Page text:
Objectives: To assess whether cytokine response to monosodium urate (MSU) crystals is conditioned by the UA level in an in vitro model, and to replicate this phenomenon in gouty patients.
Methods: A) In vitro: Primary human neutrophils were cultured with increasing concentrations of UA (1, 2, 4, 6, 7, and 8mg/dL). Cells were stimulated with MSU crystals at a constant dose (0.4ug/mL). The production of IL-2, IL-4, IL-6, IL-10, tumour necrosis factor-alpha (TNFa), interferon-gamma (IFNg), and IL-17 was measured by duplicate. B) For the in vivo study, consecutive patients with gout seen in our clinics and under urate-lowering therapy (ULT) were screened. Those whose ULT dose adjustment was considered by the clinician after long-term treatment were selected. Blood tests were taken at two different time-points: time 1, during the standard ULT; and time 2, after ULT dose adjustment (discontinuation or dose reduction). Serum levels of UA, IL-1b, TNFa, and IL-6 were measured at both time-points. Wilcoxon signed-rank test was used to compare matched samples, and Spearman’s rho to assess correlation between serum UA and cytokines levels.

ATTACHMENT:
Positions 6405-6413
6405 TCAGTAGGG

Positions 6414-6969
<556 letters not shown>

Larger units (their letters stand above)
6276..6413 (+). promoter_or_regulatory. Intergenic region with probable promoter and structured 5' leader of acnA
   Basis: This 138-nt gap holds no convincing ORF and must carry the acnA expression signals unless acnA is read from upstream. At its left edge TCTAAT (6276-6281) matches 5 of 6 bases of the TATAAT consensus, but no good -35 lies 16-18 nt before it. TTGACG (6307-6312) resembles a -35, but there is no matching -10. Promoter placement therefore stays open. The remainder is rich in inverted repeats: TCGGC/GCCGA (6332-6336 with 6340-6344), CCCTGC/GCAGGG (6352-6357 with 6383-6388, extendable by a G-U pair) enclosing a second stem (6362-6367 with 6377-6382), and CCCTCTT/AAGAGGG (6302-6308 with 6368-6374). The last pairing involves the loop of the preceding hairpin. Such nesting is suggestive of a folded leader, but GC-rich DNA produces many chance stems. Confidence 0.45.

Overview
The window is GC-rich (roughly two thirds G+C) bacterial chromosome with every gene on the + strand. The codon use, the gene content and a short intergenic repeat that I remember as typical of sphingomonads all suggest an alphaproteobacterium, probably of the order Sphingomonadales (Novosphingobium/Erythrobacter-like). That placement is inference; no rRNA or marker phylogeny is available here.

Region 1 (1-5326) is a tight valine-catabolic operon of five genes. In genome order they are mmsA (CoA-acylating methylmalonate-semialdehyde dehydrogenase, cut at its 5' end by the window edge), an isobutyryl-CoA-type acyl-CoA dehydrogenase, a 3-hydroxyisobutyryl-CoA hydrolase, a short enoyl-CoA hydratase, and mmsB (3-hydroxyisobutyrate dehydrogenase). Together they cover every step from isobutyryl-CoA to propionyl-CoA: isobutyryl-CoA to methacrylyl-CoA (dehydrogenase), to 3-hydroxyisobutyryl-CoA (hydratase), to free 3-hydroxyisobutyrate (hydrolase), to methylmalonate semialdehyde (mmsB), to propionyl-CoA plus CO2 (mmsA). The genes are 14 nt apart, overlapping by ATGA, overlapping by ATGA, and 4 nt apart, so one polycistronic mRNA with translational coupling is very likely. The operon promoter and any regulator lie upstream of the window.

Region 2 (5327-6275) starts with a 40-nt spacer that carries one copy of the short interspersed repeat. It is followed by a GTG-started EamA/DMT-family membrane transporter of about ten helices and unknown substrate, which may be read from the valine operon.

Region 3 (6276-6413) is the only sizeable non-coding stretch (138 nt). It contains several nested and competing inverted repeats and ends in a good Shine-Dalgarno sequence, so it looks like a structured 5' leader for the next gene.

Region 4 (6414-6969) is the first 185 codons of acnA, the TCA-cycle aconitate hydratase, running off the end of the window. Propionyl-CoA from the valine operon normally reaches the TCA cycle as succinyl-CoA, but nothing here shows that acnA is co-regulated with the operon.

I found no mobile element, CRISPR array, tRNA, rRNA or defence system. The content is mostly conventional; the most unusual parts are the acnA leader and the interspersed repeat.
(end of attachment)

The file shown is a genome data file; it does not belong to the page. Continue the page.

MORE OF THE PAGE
Results: A) In vitro: At increasing UA concentrations, TNFa, IL-6, IFNg, and IL-2 levels showed a progressively rising after MSU crystal stimulation, while IL-4, IL-10, and IL-17 levels did not modify [Figure, left]. Interestingly, highest cytokine levels were achieved with UA at 6mg/dL, and further increases in UA were not followed by further parallel cytokine levels increase. For the B) in vivo study, 14 gouty patients were enrolled, median (p25-75) aged 64.5 (60.0, 70.3) years, 92.9% males. Median disease duration was 10.0 (5.8, 17.8) years, being 21.4% tophaceous. Blood tests showed a significant increase in serum UA after ULT dose modification/discontinuation (p=0.001), TNFa (p=0.004), and IL-6 (p=0.03), and a non-significant trend for IL-1b (p=0.055) [Figure, right]. TNFa levels strongly correlated with SUA levels (r=0.77, p=0.001), while the correlation of the other cytokines with SUA was found to be moderate (r=0.45, p=0.13 for IL-6; r=0.31, p=0.30 for IL-1b).
Conclusions: Both in vitro and in vivo studies confirm that UA is able to enhance MSU-induced cytokine inflammatory response in a concentration-dependent manner.